"That was an impactful kind of creative moment for me," says Babbitt. "Just, you know, finding that voice and making the song for that scene and how it all felt when it came together and the way that people responded to it. It was really encouraging."

Kemenczy, for his part, found himself victim to his own clever ideas—ideas that were in turn hard to turn into a reality, but that he got dead set on regardless. One that he mentions in particular is a mechanic that appears only in Act 3, during a tour of the Hard Times distillery. It's here where a neon glowing skeleton shows Conway and Shannon around the whiskey distillery with enthusiasm and a tinge of doom as they drive a little shuttle through the small space.

Junebug's song is a moment most players hold up as a high point. | Cardboard Computer

"[B]uilding this point-and-click driving mechanic was... nonsense," says Kemenczy with a laugh. "I wish I did a better job of recording—now I have a good setup to just immediately record development, screen capture, video capture as I'm working, but at the time I wasn't thinking about that. There were such beautiful failures with that little shuttle in the early development. [...] Just as a side note, we've been very cagey because it's very narrative heavy, we didn't want to have any spoilers, but I think it'd be nice in the next process to be able to share more development stuff like that, sort of lighten the mood and make it less dredgery when you're fighting these complicated problems."

The Making of Act 5: "This Is Going to Be The Only Place"

Act 5 is the culmination of all of Cardboard Computer's work thus far. It's unlike anything we see in the first four acts, from how it all transpires in a single scene ("The Town"), to how it fully divorces us from the characters we've been directing this whole journey. Now, we're just the stowaway black cat; frolicking around, meowing affirmatively, and eavesdropping on our familiar companions as they decide what to do now that they've finished Conway's delivery to the weirdly vacant shape of a house on Dogwood Drive. Along the way, the cat even listens to the ghosts of past generations as they linger in town and share their histories.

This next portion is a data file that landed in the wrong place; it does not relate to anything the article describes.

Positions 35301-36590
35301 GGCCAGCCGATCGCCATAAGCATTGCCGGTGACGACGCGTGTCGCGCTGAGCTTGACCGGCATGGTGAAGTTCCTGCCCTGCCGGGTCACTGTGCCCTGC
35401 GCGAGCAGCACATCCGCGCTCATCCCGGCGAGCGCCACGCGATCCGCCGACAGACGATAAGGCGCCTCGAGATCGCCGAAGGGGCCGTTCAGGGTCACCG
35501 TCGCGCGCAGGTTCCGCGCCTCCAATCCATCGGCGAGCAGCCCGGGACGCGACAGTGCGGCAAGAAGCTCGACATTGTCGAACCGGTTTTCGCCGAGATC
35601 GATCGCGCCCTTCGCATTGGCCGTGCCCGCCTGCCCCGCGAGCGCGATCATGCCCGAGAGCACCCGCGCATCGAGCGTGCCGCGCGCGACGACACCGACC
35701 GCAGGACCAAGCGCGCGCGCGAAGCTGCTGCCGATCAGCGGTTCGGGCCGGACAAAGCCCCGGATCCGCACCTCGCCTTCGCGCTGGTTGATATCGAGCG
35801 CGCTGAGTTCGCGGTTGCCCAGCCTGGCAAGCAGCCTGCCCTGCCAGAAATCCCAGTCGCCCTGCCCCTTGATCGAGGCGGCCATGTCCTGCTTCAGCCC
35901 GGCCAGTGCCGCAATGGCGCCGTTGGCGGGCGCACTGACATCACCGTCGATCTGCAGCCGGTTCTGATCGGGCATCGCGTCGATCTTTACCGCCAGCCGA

The process of dividing the player away from the characters doesn't begin in Act 5 though. It starts back in Act 3 and 4, where at a smaller scale, we're torn away from Conway as he reckons with his imminent indentured servitude at Hard Times—the distillery that trades people's monetary debt for, well, their livelihood. He relapses into bad habits and isolates himself wholly in Act 4, much to the dismay of his earliest friend in the journey: Shannon. Helpless, we watch him unravel, and then he's carried away by the Hard Times skeletons without even a goodbye.

According to Kemenczy, the team had known where Kentucky Route Zero would end up from a very early point in development. "We knew going into Act 5 that they would be arriving at the town. This is going to be the only place, the only setting or major set piece or whatever for Act 5," says Kemenczy. And while the town, and its general landmarks—the drainage ditch, the well, 5 Dogwood Drive—were always in discussion, how the town would be laid out was much in flux.

Act 5 never leaves "The Town." | Cardboard Computer

Babbitt talks of how they discussed having a map, and even fast travel at one point, "because we want you to bounce around town all day." Traveling around town became the biggest design driving question: How do you efficiently traverse a town? That, apparently, is where the cat was quite literally dragged in. Felines are quick, and Cardboard Computer trains the camera to envelope the cat wherever you click to. You can dash up the hill to the tucked away graveyard, and the camera pulls back a tad to show you. You can skip to the center of the map where the stairwell everyone climbed up is, and the camera tightens a bit closer on the kitty.

And the cat is fast. Round and round you run, stopping to click through some ambient dialogue, or work through a micro text adventure with a ghost to learn about how the town was built up by corporations, and then swiftly abandoned without a care for the people who lived within it. The more you explore in the circle, the more new moments unlock. It unfolds so organically that I only realized by the end that—whoa—it really was all just one single scene, one lone level.

"So that sort of brought it back to the way that we treated the previous scenes, where it's more about singular space, using observational cinema," says Kemenczy. Act 5, in action, feels immediately similar to past scenes.

"[W]e have used this like circular camera, or this sort of orbiting camera behavior a couple of times before, like in [the interlude] 'Limits and Demonstrations' and then in the 'Hall of the Mountain King,'" says Elliott. "I feel like it's part of the vocabulary of the game, like the same way that some of the other camera frame works. There's the single Marquez Farmhouse Scene where the camera's just tracking inward the whole time, or tracking forward the whole time, or some other ones where the camera's just fixed. Through repetition, some of these different camera structures connect different scenes."